“They had rented a house in Staten Island. She was a Brazilian singer, called Janacopoulos. She had great success at the time and her husband was Russian, and a very well known man in Russia. He was a member of the Duma, you see. So, I’ve never mentioned his name before. I remember there was a creek in Staten Island or a river there. There were flat boats and we went out on those boats. And he [Prokofiev] was so nasty to me! I was studying some romance with my mother, I think it was by Rubinstein, who was still very much in vogue. I was studying the song and I knew every word by heart; but he started to argue: ‘You’re not saying it right... It should be so and so’. We argued and he made me so furious I said: ‘You are simply very badly mannered’. So when they invited me the next Sunday and said: ‘Prokofiev will be there, he’d like very much to see you’, I said, ‘That one? He’s badly brought up, he’s insolent, I don’t want to see him’. But this time he was very nice to me. And he offered to take a walk, and we walked for miles and miles.”

     As mentioned before, Lina relied on photos to refresh her memory about distant events. This photo was taken during one of their many visits to Staten Island.

     “Another time we gathered leaves, and made a bonfire and he stood at the back with the rake. There was a lot of smoke going up; it made like a cloud, and I stood like that, and he stood like this... like the knight in the Valkyrie who saved me from the funeral pyre.”

     Lina commented surprisingly often on Prokofiev’s lack of social grace at the time of their courtship, and one event in particular remained vivid in her memory:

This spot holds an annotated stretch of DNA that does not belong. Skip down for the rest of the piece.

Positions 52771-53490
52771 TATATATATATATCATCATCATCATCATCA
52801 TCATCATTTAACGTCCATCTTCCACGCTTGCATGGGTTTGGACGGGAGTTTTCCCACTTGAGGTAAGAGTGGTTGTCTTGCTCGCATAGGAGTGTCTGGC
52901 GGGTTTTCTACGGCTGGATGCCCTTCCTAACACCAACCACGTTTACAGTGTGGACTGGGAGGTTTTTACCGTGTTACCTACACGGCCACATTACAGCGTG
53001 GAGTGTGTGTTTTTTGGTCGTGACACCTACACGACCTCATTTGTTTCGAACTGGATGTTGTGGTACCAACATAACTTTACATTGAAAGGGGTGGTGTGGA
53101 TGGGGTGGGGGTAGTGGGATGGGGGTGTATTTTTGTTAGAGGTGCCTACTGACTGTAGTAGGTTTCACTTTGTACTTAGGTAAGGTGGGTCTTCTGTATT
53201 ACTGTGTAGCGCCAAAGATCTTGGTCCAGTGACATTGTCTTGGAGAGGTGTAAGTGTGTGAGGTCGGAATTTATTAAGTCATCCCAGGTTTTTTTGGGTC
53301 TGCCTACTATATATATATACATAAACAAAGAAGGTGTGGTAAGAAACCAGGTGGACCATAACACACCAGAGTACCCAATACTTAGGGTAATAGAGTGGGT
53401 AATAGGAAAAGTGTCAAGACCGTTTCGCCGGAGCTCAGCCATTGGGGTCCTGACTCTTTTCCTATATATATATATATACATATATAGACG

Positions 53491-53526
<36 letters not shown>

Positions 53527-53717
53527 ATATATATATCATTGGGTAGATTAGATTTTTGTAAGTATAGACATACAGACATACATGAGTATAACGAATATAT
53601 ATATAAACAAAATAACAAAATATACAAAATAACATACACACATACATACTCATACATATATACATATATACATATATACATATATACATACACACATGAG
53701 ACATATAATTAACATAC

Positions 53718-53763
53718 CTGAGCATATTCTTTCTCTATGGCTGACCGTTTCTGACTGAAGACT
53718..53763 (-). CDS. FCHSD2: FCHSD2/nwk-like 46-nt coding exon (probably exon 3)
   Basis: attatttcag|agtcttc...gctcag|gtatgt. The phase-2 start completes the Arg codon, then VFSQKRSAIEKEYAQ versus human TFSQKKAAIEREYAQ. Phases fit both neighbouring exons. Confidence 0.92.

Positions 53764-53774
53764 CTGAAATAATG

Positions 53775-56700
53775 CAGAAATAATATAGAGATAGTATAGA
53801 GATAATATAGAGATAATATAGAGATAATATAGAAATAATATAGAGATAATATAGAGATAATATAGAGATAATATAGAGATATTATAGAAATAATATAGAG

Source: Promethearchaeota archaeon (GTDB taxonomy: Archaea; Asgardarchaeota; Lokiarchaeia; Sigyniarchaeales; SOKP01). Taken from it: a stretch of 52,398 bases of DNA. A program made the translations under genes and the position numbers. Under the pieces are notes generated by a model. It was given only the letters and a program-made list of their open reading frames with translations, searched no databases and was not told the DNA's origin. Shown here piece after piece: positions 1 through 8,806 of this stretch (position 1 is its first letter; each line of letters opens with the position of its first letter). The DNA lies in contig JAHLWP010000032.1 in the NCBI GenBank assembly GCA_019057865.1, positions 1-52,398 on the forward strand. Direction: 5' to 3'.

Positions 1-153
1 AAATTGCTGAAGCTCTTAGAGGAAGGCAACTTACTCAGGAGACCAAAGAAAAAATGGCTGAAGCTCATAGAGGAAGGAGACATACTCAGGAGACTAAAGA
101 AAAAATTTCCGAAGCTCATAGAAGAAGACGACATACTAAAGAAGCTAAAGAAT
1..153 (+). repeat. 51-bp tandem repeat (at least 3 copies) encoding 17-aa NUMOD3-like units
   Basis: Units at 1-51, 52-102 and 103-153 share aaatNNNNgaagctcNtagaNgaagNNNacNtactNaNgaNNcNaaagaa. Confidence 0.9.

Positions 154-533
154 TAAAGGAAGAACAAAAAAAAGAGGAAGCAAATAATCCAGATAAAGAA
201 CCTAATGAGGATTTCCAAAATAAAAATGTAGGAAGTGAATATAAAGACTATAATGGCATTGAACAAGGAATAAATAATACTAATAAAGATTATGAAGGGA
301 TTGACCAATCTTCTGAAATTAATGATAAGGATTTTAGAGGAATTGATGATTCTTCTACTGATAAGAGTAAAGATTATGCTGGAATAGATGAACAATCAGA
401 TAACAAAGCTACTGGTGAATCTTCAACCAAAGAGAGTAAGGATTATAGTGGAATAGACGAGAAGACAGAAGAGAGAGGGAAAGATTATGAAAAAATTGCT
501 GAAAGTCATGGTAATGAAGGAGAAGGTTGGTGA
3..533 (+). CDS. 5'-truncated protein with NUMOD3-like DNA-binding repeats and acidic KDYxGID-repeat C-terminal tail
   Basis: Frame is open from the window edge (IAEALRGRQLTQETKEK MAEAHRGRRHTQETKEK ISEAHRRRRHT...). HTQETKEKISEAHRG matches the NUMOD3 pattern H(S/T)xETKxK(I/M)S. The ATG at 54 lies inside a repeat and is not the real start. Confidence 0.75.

“Once we went out to the theatre and afterwards, he took me to the subway. So I said: ‘Where are you taking me?’, and he replied, ‘You take the subway, don’t you?’ So I said: ‘Do you know what time it is? My mother would have a stroke if she knew! And besides it’s very bad mannered you know. I can’t imagine what kind of women you’ve been going out with.’ ‘OK, I’ll look for a taxi then.’ He saw a taxi. I was already going down the subway steps, I was so furious. He came back, dragged me into the taxi, he embraced me, and said: ‘Yes I’m such a fool!’”

     With time, though, Lina had become accustomed to Prokofiev’s abrupt ways and, when Harvey Sachs asked her if she had been hurt by his sarcasm at their first visit in Staten Island, she declared:

     “That was his usual way with women, when he wanted to chat them up. He didn’t know how to treat women, you know. He never flirted, had no time, couldn’t be bothered. It’s a very funny thing, but it was so!”

     As the relationship evolved, Prokofiev invited Lina to lunch, dinner and to all sorts of public venues, including a fashionable Bohemian club to which he belonged, particularly popular among Russians. Lina finally introduced him to her parents who, while they enjoyed his company, were wary of his attentions towards her.

     “When my mother saw that he liked me, she said, ‘Don’t take him seriously. Musicians, you know, you mustn’t take them seriously. I know them too well!’ And my father said, ‘You must make him understand that you are brought up as a young girl should be brought up’.”   Next   Previous